I’ve noticed how the conservative-minded are more likely to see this difference as a moral difference, specifically those who are moral versus those who are immoral or amoral. It’s the typical dualistic thinking, this or that, right or wrong. This is not unusually portrayed as a battle with the moral imperative to fight and win. For many conservative activists, this is seen as a cosmic war of good versus evil where victory must be sought at any cost. For the fundamentalist, one’s mortal soul and all of humanity is at risk. The enemy, even if not entirely evil, isn’t seen as a worthy equal and so compromise is a moral danger not to be risked. Every step toward liberalism is one step closer to Godless Communism or some such thing.

The liberal-minded, on the other hand, tend to take a more emotionally detached approach, whether psychological or philosophical (more detached, anyway, from such emotions as fear and hatred). This emphasizes differences without judging them in as absolute of terms, seeing both sides as potentially having something positive to contribute. If there is a moral danger to be feared, it is the divisiveness that makes cooperation toward a shared vision beyond all hope.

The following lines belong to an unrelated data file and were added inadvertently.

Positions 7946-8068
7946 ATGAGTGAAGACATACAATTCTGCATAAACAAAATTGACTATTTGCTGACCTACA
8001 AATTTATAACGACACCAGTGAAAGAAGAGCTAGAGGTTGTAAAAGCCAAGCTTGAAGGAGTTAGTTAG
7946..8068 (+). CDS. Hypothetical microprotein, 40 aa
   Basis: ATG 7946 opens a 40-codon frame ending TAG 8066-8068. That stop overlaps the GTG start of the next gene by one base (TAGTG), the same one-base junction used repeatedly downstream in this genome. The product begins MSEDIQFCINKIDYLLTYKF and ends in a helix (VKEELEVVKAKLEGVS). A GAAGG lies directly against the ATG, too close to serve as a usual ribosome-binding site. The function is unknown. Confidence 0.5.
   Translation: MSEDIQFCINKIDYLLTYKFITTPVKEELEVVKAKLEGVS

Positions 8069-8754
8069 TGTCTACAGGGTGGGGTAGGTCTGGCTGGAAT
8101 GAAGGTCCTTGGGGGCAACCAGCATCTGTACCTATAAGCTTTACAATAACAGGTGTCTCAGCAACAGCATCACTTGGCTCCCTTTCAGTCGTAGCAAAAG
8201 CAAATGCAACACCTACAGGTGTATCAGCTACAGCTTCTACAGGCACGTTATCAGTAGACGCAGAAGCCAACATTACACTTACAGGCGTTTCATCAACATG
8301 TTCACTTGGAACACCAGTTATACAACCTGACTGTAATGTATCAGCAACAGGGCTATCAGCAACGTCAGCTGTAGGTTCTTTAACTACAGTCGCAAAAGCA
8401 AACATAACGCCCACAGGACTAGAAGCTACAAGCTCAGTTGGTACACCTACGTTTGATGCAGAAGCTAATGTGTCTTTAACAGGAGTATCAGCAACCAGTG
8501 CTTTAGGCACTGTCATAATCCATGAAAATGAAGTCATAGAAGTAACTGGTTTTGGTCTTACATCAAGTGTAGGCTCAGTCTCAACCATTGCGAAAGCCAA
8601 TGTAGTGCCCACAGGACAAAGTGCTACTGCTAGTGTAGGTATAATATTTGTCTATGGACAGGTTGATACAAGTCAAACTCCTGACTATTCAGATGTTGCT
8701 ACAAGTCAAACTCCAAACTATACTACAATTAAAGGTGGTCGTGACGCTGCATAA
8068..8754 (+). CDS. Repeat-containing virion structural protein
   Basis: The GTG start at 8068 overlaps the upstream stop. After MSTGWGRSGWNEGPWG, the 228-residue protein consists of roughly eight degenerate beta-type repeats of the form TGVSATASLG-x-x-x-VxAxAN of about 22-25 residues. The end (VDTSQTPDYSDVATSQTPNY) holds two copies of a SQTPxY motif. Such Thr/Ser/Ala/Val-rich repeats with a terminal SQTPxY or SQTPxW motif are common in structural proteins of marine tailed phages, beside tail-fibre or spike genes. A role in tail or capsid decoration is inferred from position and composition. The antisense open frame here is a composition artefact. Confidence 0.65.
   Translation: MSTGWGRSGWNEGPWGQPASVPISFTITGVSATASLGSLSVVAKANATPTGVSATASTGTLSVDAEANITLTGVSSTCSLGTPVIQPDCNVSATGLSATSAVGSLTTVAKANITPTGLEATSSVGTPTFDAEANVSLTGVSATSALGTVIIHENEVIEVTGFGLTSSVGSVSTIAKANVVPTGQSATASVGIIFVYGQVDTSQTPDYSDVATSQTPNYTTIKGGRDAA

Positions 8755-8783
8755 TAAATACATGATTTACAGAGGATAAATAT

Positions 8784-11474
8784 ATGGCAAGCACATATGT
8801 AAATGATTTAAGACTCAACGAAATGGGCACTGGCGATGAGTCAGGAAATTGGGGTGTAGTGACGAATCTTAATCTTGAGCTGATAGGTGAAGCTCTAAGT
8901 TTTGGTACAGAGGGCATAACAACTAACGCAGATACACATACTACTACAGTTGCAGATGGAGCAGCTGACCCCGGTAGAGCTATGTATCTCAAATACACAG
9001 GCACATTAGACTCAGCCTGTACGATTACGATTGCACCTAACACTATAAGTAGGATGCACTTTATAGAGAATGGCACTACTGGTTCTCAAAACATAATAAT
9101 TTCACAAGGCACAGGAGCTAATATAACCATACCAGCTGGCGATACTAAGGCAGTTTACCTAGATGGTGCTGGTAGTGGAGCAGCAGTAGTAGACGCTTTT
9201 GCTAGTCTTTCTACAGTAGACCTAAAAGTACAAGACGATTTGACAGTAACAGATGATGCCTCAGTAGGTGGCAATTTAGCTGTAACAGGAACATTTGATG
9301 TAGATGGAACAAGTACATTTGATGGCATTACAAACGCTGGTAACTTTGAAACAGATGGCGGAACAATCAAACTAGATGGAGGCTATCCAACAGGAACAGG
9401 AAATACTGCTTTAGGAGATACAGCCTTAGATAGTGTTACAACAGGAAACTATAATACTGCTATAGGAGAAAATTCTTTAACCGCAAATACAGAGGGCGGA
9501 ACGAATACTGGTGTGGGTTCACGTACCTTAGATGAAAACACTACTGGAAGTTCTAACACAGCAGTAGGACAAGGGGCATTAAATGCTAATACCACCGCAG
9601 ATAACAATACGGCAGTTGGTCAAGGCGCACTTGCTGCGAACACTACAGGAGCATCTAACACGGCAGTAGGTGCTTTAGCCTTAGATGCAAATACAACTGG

One side is fighting a battle or else guarding their territory in preparation for war while the other side is simply confused about how to respond. The former mentality, specifically when in this reactionary stance, isn’t very open to sitting down and talking. It is only when the fear response is dampened that liberal-minded can satisfy their own approach because only then are the conservative-minded willing to accept terms of truce.

Fear is the determining factor, for both sides. When the social atmosphere is fear-ridden, two things happen. First, the conservative-minded can become even more conservative-minded which means not just resistant to change but reactionary. And, second, the liberal-minded can become more conservative-minded as well which means leftism as a movement falters and splinters while leftists either become radicalized to the point of being excluded from respectable company and/or become defensive  of that which the conservative-minded are reacting against.

Fear is only good for dealing with narrowly-defined threats such as immediate attacks by known enemies, problems that are short-term situations that require quick response, or situations that are localized so as to allow them to be easily defined and isolated. Fear is the most reactionary of emotions. It focuses the mind and prepares the body for action.